In my last post, I concluded that I am a sucker for books on writing, so yesterday I lived up to my label, got up early, poured myself a cup of coffee and read We Are Not Alone: The Writer’s Guide to Social Media by Kristen Lamb. Her blog is in my blog roll, just to the right of this post if you want to check it out. I like it. In her book, she argues that in the current competitive publishing market, anyone interested in writing and actually publishing a book must create a platform to help achieve success. Even unpublished authors like me, from the get go, should focus on establishing relationships with future readers to help ensure success and sales. Having worked in sales, this makes sense, and of course, the way to create these relationships is through social media.
As I read, I felt pretty good. So far I’m on track for just beginning this whole journey in the past few months. Except for Twitter. It still scares me a bit, and I reside in the land of the “tweetless.”
I also don’t link all my blogs to my Facebook page or even post on Facebook much, mostly because I’m a mom with two teenagers. Many of my “friends” are actually my kids’ friends, so I can keep an eye on the lot of them. (I guess that makes me either a creepy stalker mom or an aware parent – I’ll choose the latter but that’s another blog). At this point it is more of a parenting tool, not a tool to build my author’s platform, but that will change, eventually . . . hopefully.
For now, my author building platform is this blog, and I’m comfortable with that – one step at a time here.
One of the most interesting arguments Lamb makes is that authors should use their blogs to establish themselves as someone with expertise in their area or genre, even if they’re writing fiction. To do this, I should blog on topics that relate not just to writing, or the craft of writing, but to whatever my novel or genre is about. This idea resonated with me. For example, this blog, so far, has been about writing and my creative process. This appeals to writers, judging from the comments and traffic I’ve had, but not necessarily to my future readers. My novel is not about writing; it’s a story, but my posts have been about me and my creative process. I don’t want to sell me (that’s a whole different business that my husband would probably object to); someday I want to sell books! I can use this blog to not only talk about the writing of the books, but also about what’s in them. That makes sense.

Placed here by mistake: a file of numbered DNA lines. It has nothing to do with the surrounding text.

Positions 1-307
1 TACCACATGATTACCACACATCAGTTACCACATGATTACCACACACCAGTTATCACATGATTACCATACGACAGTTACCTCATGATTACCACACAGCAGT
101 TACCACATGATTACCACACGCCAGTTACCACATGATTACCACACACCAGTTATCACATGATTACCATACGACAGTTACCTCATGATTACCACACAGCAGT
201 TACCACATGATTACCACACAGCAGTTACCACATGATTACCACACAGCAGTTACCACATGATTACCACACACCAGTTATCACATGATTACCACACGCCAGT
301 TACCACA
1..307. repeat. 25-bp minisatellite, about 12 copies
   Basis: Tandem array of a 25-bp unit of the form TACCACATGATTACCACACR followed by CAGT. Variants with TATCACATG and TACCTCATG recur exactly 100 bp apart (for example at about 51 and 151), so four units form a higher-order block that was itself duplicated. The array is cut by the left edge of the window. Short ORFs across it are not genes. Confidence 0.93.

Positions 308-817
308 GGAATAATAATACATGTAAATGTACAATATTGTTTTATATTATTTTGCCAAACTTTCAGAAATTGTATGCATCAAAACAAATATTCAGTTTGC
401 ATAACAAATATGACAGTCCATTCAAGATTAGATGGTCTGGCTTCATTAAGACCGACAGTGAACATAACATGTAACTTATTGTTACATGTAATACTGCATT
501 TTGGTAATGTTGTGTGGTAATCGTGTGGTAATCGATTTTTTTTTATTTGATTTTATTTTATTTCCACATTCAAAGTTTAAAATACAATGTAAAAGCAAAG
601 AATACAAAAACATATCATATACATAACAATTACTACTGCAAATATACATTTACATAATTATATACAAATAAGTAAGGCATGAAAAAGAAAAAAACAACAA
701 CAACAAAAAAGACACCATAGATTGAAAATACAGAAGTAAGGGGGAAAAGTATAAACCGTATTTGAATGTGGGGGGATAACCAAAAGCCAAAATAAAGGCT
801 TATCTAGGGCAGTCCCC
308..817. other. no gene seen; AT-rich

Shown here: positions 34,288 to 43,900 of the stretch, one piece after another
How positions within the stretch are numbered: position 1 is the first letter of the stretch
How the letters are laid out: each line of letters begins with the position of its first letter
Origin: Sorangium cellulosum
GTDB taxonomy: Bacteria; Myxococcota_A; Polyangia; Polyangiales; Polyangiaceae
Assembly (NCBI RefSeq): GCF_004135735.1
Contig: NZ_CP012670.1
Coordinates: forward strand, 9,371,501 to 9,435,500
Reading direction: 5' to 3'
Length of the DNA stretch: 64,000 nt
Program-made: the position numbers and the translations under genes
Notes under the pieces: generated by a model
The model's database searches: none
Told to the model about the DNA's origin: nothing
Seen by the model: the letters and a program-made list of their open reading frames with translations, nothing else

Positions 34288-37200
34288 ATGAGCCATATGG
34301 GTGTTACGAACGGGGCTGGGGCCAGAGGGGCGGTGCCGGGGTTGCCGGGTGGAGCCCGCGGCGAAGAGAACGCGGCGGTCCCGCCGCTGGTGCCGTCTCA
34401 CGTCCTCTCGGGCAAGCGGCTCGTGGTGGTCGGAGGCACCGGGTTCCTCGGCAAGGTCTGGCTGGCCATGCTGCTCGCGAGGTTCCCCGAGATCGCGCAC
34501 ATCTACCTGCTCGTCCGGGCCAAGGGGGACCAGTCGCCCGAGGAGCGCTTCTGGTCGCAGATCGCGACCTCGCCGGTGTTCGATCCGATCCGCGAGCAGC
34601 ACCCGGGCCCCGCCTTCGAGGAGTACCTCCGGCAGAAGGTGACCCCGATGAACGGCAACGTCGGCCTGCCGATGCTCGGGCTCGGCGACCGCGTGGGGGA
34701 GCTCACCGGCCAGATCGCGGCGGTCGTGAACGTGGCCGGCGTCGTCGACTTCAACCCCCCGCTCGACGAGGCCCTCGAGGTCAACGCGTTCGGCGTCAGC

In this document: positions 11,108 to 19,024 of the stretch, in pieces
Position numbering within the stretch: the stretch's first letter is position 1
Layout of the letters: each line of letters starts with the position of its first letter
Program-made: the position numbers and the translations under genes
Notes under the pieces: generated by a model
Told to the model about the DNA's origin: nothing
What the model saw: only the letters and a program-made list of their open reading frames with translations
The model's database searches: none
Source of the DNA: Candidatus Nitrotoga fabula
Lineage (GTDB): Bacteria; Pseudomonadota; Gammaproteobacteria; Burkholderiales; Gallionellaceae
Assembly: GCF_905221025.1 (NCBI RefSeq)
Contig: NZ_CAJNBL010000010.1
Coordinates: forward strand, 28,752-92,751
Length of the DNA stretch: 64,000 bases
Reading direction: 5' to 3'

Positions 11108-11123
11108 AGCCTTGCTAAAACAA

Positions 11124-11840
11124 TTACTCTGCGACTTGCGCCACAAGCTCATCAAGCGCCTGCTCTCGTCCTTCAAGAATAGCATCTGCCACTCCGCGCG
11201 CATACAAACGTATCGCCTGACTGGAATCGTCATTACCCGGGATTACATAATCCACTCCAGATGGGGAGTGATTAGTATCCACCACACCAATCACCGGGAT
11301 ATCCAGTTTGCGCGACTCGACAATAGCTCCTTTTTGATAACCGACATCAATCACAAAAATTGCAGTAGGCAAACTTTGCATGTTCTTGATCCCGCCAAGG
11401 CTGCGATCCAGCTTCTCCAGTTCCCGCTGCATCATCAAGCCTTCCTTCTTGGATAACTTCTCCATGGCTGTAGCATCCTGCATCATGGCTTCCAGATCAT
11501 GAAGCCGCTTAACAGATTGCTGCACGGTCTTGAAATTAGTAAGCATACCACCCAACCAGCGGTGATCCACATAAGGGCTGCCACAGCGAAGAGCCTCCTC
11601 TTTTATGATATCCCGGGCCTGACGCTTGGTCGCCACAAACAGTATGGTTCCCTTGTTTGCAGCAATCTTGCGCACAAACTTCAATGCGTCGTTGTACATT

In my novel, I use a quilt as a strong thread (no pun intended) between two intertwined narratives, one contemporary and one historical. I also quilt and have learned it’s an essential piece of my own creativity. Every time I’ve posted references to my own quilting or quilts in general, traffic on this blog increases. Interesting!
With that said, I’ll be experimenting with this strategy and writing a little bit more to my future readers on this blog by including a greater focus on quilts, quilt history, quilt fiction – both contemporary and historical, historical fiction and even historical tidbits about mid-19th century America I discover as I research. I’ll still be writing about writing, my creative process, or anything else that seems relevant because, well, I just like to (even if it may not be strategic). I enjoy reading blog entries that are just good essays/writing like this one I read this morning, “The Corn Lady of Hillbilly Road,” and I may start writing some of those too.
Obviously, this blog is a work in progress on this writing journey. I’ll keep you posted on how this new strategy is working out, or you keep me posted! Thanks for reading.